A few years ago, many of us hoped for a new life for the Grosfield Building, with its handsome turret along Michigan Avenue west of Corktown. New owners released plans for redevelopment, and preservationists breathed a sigh of relief that a building dating back to the late 1800s along this historic road could be saved.
What's happened in the last four years? Not much. Plans called for 20 lofts and restaurant space, but not much has physically happened at the site. A fire ravaged 3363 Michigan Avenue this weekend (the building along, not on the corner of Michigan Avenue), which led to an emergency meeting with the city's Buildings, Safety Engineering, and Environmental Department (BSEED). Director David Bell met on Zoom with the building's owners (Integrity Building Group/Studiozone/Warehouse) and lawyer Wednesday afternoon to discuss the fate of 3363 Michigan and the red brick building on the corner. The owners pleaded for more time to present their plans to the city, noting that securing funding was delaying development. But it might be too little, too late.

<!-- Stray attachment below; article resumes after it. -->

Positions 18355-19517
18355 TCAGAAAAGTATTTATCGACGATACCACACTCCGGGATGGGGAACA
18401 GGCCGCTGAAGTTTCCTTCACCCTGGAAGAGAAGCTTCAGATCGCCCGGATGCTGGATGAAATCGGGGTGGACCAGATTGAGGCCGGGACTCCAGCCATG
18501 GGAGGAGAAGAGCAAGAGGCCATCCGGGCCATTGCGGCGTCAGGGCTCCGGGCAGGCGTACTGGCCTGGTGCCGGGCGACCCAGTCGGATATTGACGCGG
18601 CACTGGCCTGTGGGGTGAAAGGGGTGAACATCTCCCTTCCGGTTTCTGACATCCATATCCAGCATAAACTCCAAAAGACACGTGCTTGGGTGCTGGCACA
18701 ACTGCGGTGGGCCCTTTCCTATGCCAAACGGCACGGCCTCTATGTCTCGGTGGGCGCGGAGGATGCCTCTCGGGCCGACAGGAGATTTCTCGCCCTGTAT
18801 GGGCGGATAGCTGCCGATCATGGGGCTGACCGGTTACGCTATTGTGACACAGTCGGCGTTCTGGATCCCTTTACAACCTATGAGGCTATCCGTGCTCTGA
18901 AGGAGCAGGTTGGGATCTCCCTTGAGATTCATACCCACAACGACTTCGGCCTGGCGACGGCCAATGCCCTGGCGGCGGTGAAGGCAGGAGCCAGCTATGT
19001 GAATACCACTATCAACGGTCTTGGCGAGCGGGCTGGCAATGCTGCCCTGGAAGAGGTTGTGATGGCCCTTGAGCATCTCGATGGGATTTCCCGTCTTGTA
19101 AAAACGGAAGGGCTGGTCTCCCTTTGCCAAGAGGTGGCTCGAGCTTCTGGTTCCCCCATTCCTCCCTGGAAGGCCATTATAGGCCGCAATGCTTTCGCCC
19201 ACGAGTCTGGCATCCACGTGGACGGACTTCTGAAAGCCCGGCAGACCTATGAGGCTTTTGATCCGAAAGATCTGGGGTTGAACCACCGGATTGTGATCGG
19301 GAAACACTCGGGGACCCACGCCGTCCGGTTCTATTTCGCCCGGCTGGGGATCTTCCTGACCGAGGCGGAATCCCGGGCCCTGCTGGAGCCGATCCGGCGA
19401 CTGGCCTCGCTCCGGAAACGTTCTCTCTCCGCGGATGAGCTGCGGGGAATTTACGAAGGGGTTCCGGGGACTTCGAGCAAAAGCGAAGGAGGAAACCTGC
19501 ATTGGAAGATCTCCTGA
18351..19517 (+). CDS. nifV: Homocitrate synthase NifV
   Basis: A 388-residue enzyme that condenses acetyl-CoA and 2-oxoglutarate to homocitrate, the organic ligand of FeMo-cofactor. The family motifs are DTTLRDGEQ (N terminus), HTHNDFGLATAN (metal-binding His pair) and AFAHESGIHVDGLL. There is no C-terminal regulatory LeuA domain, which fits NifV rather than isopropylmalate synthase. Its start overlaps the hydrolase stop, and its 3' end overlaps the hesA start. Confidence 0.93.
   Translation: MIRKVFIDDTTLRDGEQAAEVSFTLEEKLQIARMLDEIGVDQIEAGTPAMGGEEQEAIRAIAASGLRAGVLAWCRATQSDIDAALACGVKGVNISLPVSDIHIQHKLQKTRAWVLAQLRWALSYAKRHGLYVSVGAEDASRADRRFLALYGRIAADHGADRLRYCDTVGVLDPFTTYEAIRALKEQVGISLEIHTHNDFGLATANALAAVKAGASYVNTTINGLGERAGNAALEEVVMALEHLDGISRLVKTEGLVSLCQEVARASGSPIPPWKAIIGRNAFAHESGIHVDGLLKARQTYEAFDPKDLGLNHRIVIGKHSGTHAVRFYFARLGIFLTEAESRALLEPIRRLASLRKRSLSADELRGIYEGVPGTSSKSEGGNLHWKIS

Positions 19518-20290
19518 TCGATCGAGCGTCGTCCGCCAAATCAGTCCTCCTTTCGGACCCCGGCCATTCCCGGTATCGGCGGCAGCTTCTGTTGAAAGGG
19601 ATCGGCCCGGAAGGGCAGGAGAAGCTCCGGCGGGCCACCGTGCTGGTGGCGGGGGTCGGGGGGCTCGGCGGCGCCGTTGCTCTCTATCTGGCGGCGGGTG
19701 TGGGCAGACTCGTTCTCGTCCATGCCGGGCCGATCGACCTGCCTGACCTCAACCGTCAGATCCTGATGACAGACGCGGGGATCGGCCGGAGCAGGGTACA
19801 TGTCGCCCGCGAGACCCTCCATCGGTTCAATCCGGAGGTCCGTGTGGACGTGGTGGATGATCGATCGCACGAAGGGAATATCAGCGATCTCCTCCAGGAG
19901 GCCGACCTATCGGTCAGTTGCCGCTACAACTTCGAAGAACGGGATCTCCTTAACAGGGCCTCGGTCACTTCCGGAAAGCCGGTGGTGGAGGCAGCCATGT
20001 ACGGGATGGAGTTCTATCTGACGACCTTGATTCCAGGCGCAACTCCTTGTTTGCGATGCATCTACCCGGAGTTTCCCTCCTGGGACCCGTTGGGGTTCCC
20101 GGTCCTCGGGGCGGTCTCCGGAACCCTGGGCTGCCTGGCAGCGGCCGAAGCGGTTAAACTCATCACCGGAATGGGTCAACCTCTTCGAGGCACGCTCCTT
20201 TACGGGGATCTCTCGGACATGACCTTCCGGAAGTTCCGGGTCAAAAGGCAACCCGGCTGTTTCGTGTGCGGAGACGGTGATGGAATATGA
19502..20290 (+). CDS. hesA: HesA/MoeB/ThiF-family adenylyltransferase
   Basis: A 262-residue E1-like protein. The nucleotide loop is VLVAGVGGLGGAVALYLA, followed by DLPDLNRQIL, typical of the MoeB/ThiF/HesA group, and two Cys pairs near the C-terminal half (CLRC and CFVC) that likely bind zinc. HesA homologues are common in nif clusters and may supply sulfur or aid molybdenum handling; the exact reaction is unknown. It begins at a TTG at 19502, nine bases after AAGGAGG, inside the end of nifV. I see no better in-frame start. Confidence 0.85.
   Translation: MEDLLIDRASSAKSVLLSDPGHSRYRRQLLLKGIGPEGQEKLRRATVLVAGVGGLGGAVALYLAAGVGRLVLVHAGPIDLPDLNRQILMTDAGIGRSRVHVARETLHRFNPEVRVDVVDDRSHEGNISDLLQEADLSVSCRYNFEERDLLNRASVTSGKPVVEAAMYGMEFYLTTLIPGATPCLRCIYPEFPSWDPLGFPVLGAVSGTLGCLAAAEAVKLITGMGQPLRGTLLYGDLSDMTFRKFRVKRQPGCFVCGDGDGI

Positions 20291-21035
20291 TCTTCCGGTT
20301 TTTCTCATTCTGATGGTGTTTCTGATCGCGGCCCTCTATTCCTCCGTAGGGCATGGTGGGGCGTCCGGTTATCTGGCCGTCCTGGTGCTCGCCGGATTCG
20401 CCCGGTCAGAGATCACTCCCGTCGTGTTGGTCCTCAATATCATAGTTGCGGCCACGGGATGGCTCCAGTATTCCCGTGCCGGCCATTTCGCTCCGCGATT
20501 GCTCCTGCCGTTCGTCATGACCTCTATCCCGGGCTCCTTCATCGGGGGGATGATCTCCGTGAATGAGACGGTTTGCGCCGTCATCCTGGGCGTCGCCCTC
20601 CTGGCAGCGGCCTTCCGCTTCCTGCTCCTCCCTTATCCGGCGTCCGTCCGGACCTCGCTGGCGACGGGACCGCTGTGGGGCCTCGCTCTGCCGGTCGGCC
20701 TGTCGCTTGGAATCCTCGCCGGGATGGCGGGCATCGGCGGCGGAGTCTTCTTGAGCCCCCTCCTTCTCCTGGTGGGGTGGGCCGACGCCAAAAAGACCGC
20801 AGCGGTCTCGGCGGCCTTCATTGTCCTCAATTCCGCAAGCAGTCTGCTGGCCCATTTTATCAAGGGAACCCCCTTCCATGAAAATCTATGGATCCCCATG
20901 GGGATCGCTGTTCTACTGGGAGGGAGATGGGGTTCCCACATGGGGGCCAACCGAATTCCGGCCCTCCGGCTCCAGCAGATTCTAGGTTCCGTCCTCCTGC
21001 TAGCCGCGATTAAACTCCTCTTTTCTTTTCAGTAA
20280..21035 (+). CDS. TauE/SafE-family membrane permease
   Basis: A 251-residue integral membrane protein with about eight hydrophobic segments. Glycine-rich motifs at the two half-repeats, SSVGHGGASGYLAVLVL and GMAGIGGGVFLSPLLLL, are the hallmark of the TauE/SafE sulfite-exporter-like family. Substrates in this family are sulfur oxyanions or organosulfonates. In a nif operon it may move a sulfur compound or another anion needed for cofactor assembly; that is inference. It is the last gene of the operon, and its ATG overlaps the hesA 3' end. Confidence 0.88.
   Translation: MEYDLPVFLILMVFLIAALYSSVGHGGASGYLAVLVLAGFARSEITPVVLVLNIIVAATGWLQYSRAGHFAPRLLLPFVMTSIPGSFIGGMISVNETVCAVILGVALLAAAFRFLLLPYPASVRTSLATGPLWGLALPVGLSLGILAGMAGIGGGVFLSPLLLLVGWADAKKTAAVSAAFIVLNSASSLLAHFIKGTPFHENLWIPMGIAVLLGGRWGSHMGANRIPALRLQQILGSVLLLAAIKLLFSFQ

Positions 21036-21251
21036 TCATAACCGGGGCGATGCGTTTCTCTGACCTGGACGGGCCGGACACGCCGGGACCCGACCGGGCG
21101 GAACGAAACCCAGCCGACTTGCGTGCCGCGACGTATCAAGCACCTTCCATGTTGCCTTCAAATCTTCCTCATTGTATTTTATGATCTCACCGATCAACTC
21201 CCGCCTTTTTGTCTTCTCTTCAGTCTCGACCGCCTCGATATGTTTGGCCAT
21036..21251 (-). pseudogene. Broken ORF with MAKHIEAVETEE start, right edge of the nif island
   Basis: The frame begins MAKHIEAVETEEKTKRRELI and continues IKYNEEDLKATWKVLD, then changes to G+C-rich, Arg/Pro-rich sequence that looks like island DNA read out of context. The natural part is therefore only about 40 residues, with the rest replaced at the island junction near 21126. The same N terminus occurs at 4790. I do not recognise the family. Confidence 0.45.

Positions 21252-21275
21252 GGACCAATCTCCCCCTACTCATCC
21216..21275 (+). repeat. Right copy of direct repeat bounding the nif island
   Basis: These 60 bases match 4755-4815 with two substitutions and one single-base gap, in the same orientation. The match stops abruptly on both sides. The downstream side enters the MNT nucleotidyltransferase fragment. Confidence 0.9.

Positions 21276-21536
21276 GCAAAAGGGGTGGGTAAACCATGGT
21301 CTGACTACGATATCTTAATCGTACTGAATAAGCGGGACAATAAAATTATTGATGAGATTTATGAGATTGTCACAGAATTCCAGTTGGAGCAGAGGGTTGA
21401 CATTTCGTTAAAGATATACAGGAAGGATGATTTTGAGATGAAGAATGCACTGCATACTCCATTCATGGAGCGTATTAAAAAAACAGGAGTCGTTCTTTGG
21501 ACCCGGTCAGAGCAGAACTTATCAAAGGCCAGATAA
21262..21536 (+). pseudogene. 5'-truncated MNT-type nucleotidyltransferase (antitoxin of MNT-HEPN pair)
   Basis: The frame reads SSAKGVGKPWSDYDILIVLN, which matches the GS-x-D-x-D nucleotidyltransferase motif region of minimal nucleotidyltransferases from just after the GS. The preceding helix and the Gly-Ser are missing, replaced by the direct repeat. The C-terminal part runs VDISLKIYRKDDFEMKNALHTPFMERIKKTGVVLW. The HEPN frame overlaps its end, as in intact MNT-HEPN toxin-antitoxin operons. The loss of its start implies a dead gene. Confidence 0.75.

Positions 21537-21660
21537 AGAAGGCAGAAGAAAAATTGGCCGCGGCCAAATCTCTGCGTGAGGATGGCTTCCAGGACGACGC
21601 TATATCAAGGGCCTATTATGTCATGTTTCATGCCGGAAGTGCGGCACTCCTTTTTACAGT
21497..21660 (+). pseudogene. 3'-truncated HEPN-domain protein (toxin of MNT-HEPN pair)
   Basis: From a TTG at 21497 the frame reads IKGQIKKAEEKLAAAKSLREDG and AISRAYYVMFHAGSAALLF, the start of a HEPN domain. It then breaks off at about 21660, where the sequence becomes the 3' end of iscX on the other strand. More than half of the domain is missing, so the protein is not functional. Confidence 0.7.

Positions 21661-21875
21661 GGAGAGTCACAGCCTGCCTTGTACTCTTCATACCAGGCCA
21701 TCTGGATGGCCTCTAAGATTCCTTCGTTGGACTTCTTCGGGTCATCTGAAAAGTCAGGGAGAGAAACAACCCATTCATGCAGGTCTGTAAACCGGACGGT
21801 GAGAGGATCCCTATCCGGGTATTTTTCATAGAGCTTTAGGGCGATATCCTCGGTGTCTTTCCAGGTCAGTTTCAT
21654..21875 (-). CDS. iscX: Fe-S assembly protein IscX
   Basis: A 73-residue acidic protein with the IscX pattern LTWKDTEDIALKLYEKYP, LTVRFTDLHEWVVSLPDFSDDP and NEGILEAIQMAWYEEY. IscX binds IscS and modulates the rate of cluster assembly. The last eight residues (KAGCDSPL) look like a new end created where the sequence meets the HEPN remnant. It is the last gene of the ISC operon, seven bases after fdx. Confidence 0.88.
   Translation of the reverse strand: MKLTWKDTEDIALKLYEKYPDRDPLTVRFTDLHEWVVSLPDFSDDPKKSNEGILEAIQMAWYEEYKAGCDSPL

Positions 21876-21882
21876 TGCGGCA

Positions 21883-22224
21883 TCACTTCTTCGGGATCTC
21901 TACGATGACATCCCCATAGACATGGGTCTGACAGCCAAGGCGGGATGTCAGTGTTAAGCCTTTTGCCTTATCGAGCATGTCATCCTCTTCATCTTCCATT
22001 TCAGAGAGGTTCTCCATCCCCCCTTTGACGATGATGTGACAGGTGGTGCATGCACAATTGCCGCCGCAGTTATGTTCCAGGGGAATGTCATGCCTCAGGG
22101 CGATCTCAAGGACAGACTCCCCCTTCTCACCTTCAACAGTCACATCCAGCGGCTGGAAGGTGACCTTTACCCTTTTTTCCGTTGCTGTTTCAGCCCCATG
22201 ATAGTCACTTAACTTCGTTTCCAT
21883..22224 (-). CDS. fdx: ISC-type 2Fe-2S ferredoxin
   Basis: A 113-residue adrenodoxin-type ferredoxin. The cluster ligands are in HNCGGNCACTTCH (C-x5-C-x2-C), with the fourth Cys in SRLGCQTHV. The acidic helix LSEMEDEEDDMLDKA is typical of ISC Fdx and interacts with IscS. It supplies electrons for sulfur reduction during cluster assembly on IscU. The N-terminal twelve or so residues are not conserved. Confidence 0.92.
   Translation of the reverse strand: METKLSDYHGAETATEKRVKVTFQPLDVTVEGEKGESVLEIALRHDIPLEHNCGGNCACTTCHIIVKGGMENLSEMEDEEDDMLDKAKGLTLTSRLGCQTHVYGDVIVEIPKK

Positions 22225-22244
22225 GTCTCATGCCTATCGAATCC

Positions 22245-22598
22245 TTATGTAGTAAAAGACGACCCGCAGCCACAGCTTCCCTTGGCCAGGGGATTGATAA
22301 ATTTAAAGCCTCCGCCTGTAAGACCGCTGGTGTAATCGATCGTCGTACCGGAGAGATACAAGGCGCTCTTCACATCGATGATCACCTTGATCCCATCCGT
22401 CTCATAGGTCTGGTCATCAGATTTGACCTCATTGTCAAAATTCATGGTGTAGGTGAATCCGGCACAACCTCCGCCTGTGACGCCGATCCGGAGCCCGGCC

A building owner on the same block spoke up in the meeting, saying that he supported the efforts to restore the building and that the owners and city needed to work together to save it. Dawn Bilobran from 313 Historic Preservation also spoke up in favor of at least saving the facade, stating that at least now, the block has a low pedestrian density.
But the city stuck with its intention, saying the owners have had ample time (even before COVID) to make progress on this property.
An emergency demo order has been pulled for 3363 Michigan. Owner Brian Mooney asked if they could demo it themselves, if necessary. Bell said yes, and that the main brick building on the corner could very well be considered for demo as well.
Think it's too far gone? A lot of people thought that about the James Scott Mansion.
A tipster has told us that both of the buildings will be coming down. We'll follow the story and update as needed.